Q: Is there an incentive to adopt children out of foster care?
A: The state and the federal government both provide incentives for the adoption of children in foster care. There is both a tax credit and a potential subsidy available.
The tax credit: For parents who adopted children in 2011, there is a refundable tax credit of $13,170. This means that a family with a tax liability of only $10,000 will receive a refund of $3,170 on their 2011 taxes. Families with a modified adjusted gross income of more than $185,210 may not get the full amount of the adoption credit and the credit is totally phased out if that income is more than $225,210.
For people who adopt in 2012, there is a nonrefundable tax credit of $12,650. There will not be a refund for families with less than $12,650 of tax liability, but families can carry forward a credit for five more years until they use up the credit or the five years run out.
Chapter 409 of the Florida Statute outlines the adoption subsidies in Florida, available to families who adopt foster children. Of course, families who are a good match and willing to adopt without a subsidy are preferable, unless it can be shown that such placement is not in the best interest of the child. Florida Statute 409.166 says that "the Legislature intends to make adoption assistance, including financial aid, available to prospective adoptive parents to enable them to adopt a child in the state's foster care system who, because of his or her needs, has proven difficult to place in an adoptive home."
Q: Who are these difficult-to-place children?
A: According to state law, a child who is not likely to be adopted because he or she is: 8 years of age or older; developmentally disabled; physically or emotionally handicapped; of black or racially mixed parentage; or is a member of a sibling group of any age, provided two or more members of a sibling group remain together for purposes of adoption.
To ensure that no child is denied adoption due to a lack of funding by the adoptive parents, a maintenance subsidy may be negotiated, to be paid on a monthly basis until the child's 18th birthday. The amount may be adjusted based on changes in the needs of the child or circumstances of the adoptive parents. However, in no case shall the amount of the monthly payment exceed the foster care maintenance payment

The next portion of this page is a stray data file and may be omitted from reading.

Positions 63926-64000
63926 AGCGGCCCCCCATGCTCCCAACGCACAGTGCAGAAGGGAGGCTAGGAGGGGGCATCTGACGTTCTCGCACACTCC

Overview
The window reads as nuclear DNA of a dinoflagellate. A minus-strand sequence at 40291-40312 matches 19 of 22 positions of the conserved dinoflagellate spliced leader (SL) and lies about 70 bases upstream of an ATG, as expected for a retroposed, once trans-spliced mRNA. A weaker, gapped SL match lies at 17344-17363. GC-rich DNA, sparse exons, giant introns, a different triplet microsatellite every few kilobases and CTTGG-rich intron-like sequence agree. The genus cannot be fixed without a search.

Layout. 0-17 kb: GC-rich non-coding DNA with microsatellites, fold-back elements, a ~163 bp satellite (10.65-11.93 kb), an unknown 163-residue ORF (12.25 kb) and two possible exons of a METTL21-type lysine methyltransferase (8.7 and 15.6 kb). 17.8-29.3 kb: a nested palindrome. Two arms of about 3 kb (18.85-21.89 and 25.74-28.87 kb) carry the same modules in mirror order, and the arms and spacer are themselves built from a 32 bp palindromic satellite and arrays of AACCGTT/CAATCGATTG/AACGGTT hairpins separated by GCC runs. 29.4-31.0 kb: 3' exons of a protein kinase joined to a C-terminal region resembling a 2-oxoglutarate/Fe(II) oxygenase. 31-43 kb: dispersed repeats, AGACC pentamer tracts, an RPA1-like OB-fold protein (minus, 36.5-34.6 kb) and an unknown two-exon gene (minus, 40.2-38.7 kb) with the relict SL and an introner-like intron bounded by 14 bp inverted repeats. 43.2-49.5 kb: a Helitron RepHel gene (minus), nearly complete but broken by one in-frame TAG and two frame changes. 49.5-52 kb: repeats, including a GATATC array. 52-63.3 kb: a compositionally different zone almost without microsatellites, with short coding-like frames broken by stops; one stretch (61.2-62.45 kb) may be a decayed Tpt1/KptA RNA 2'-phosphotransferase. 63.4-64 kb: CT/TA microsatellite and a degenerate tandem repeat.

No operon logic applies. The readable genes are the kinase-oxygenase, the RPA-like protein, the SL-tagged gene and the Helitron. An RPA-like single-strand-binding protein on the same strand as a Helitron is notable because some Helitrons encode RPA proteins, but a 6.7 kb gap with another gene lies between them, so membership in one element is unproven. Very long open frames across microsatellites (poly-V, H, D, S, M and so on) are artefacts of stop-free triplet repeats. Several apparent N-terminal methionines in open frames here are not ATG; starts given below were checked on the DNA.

that would have been paid during the same period if the child had been in a foster family home.
When a child is adopted with pre-existing medical or therapeutic needs and the family insurance does not cover the services needed, a medical subsidy may be available until the child's 18th birthday.
Children adopted from foster care are Medicaid eligible until they are 18. If the child is adopted at age 16 or 17 and participates in a program called Road to Independence, the child will be eligible for Florida Medicaid until age 21. These same children are eligible for a college tuition waiver if they attend a state school.
Adoptive parents may be reimbursed for adoption fees and nonrecurring expenses such as attorney's fees, court costs, birth certificate fees, travel expenses, etc., up to $1,000.
Q: Who makes the final determination of a child's subsidy eligibility?
A: The Community Based Care adoption specialist determines the adoptive child's subsidy. In Manatee County that would be the adoption specialist at the Safe Children Coalition.
If you are interested in adopting a child from foster care, more information can be found at www.adoptflorida.com or www.heartgallerysarasota.org or by calling 1.866.661.5656.
Pam Hindman, director of the Guardian ad Litem program for the 12th Judicial Circuit, writes this weekly column for the Herald. Readers who have questions for "ASK the GAL" about child abuse, foster care, child protection, adoption, or who might be interested in learning more how to become a GAL volunteer can e-mail Pam at firstname.lastname@example.org, or write to her at Guardian ad Litem Program, 1051 Manatee Ave. W., Hensley Wing, Suite 330, Bradenton 34205.